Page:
Few hikes perfectly encapsulate the spirit and feel of a region like Gladys Divide does for the Staircase region of Olympic National Park. Full of stunning views, breathtaking lakes, wilderness adventure and relative solitude in the midst of unrivaled natural beauty, the long trek to Gladys Divide is one of those trails you’ll yearn to hike, year after year.
America’s most iconic National Park road is reopening, helping provide lifelong adventures into the heights of Glacier National Park. Soon, once the plows finish clearing snow, Glacier National Park’s Going to the Sun Road will be open to vehicles, once again inspiring and possibly terrifying modern day adventurers with inspiring views. Any day now, the Going to the Sun Road will be open. Will you be driving it this year?
Few places in the world are as beautiful as Olympic National Park. Year round, the upper left corner of the contiguous United States inspires wanderlust and leaves visitors in awe with true wilderness beauty and the spring months are no exception. As the temperatures warm up and the delight hours grow longer, the snowpack in the rugged mountains begins to melt, helping transform the regions waterfalls, rivers and creeks into beautiful torrents of water. Roads reopen after months of being closed and the animals start to wander around with their new offspring. Whales migrate offshore, hikers return to once snow-covered trails and all seems right with the world. Spring in Olympic is an experience your soul deserves and a perfect way to kick start your year of adventures in the great outdoors.
Along the eastern slopes of Olympic National Park, high above the fjord-filled wonderland of Hood Canal, a shimmering and shining lake thaws underneath two majestic peaks. Like a miniature Glacier National Park, this remote, oft-overlooked wilderness playground needs to be your late-spring adventure destination. Once the snow starts to melt for good and the creeks become passable after the spring floods, head to Upper Lena Lake in the Hamma Hamma region for insanely gorgeous views, incredible camping and endless exploration.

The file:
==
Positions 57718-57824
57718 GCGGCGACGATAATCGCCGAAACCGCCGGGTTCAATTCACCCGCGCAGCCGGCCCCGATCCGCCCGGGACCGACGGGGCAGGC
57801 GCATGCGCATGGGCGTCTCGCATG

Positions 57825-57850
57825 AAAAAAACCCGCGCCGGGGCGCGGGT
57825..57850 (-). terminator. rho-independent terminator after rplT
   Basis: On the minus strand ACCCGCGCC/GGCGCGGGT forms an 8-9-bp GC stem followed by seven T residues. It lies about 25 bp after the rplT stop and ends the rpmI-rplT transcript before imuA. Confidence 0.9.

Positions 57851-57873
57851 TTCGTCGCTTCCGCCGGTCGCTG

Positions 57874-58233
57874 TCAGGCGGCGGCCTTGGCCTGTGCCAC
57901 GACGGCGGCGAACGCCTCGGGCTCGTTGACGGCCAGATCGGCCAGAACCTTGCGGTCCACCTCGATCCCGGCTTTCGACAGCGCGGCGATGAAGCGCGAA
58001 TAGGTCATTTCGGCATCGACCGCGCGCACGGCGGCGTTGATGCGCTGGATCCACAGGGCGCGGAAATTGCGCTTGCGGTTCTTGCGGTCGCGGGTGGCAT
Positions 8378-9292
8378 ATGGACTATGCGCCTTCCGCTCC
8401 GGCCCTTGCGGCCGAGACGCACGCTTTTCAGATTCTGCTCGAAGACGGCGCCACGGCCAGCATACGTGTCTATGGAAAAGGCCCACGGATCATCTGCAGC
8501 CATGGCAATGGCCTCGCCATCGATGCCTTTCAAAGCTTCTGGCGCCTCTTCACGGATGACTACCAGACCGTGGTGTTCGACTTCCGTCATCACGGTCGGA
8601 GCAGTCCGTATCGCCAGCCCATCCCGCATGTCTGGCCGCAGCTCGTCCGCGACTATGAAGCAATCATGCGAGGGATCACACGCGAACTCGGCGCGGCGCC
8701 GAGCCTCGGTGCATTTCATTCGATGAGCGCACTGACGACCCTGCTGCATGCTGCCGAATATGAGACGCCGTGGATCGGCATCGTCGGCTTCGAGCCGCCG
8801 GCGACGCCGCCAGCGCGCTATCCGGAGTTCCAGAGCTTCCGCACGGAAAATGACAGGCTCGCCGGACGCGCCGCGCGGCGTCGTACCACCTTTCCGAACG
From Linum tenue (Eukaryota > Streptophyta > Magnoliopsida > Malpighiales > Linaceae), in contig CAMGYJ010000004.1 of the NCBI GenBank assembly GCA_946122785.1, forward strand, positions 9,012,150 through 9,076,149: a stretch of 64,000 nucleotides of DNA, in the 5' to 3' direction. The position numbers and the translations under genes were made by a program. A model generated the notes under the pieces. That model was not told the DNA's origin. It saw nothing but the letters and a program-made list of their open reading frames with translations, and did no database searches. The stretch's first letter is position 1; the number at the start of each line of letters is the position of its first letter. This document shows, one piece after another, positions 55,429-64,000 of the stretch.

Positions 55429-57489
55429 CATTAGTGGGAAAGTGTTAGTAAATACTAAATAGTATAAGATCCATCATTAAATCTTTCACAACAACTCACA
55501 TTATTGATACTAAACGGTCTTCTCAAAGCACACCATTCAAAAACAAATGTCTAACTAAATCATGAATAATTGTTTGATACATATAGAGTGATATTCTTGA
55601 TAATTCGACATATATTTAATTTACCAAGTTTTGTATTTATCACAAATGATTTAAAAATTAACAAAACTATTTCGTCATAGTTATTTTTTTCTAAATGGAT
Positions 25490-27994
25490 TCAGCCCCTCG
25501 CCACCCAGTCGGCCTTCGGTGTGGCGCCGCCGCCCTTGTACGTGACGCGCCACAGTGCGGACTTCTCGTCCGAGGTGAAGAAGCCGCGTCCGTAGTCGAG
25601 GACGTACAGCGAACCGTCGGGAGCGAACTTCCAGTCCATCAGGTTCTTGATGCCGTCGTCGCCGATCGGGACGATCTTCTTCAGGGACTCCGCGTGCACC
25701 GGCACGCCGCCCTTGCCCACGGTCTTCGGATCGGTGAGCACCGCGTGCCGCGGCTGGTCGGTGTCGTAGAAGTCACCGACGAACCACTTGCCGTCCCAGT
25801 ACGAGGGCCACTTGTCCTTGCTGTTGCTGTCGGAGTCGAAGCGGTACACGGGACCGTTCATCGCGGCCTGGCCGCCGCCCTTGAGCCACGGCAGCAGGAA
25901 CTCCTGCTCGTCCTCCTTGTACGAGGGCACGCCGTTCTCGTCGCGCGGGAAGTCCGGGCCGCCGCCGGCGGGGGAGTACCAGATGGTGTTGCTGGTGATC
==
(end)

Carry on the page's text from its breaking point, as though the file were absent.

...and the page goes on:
I do not love being in the wilderness by myself. I really don’t. It’s not blind fear or a phobia. It’s being in my head; all by myself for hours, not being able to share the experience with anyone that sort of lacks any draw for me. I guess, I don’t like loneliness. Doesn’t make me a good Northwest outdoor person, I suppose. Most people go outdoors to get away from everything and anyone. Not me.
But, just before the weather turned this fall, I wanted to test myself, wanted to try out that solo experience and see what it was all about.
As the snow falls on the mountains and hills around the Pacific Northwest, the hiking community struggles to find someplace new and remote, rewarding, accessible and beautiful. Franklin Falls, Lake Wenatchee, Hurricane Ridge, Artist Point, Paradise; the crowds gather at popular winter destinations around the region, bottlenecked by a lack of accessibility to other regions. Surrounded by a wealth of natural wonders, residents of Washington find ourselves repeating the same trips, or staying indoors until the weather gets better. Don’t fall into that trap. In the winter, while many will try to be awesome and climb high for epic, snowy, panoramic views, hundreds of miles of trails are sitting mostly empty along the wild and scenic rivers of Olympic National Park and Peninsula. One such river, the Dosewallips, is the ideal place to get away and experience the beauty of nature, just a short drive from the major cities of the Puget Sound.
Few places in the world produce pure joy and happiness with just one glance, but Olympic National Park’s Hurricane Ridge does that with ease. A mile above the Strait of Juan de Fuca and just a short 17 mile drive from the fantastic outdoor recreation town of Port Angeles, Washington, Hurricane Ridge is one of America’s most-underrated nature destinations. Open year round in the summer, the area is only accessible during the snowy months on the weekends, making a trip to the region a limited edition experience. Plan ahead, grab your snow gear and camera and hit up The Ridge this winter. This is a family-friendly adventure you don’t want to miss.
Life is hard and then, for most of us, it somehow gets harder. We keep fighting to keep our head above water, to stand tall in the face of adversity and to fight on. That is one of the reasons so many of us resonate with the Root Tree at Kalaloch Beach in Olympic National Park. Defying the odds, this tree is holding on by its roots, surviving against the power of erosion and the elements. Struggling and somehow living another day, we are inspired by its resilience, strength and beauty. As one of the unofficial representatives to the Washington Coast, the Kalaloch Root Tree is an introduction to the beaches of Olympic and a gateway to beautiful, rugged wilderness and the power of the Washington Coast.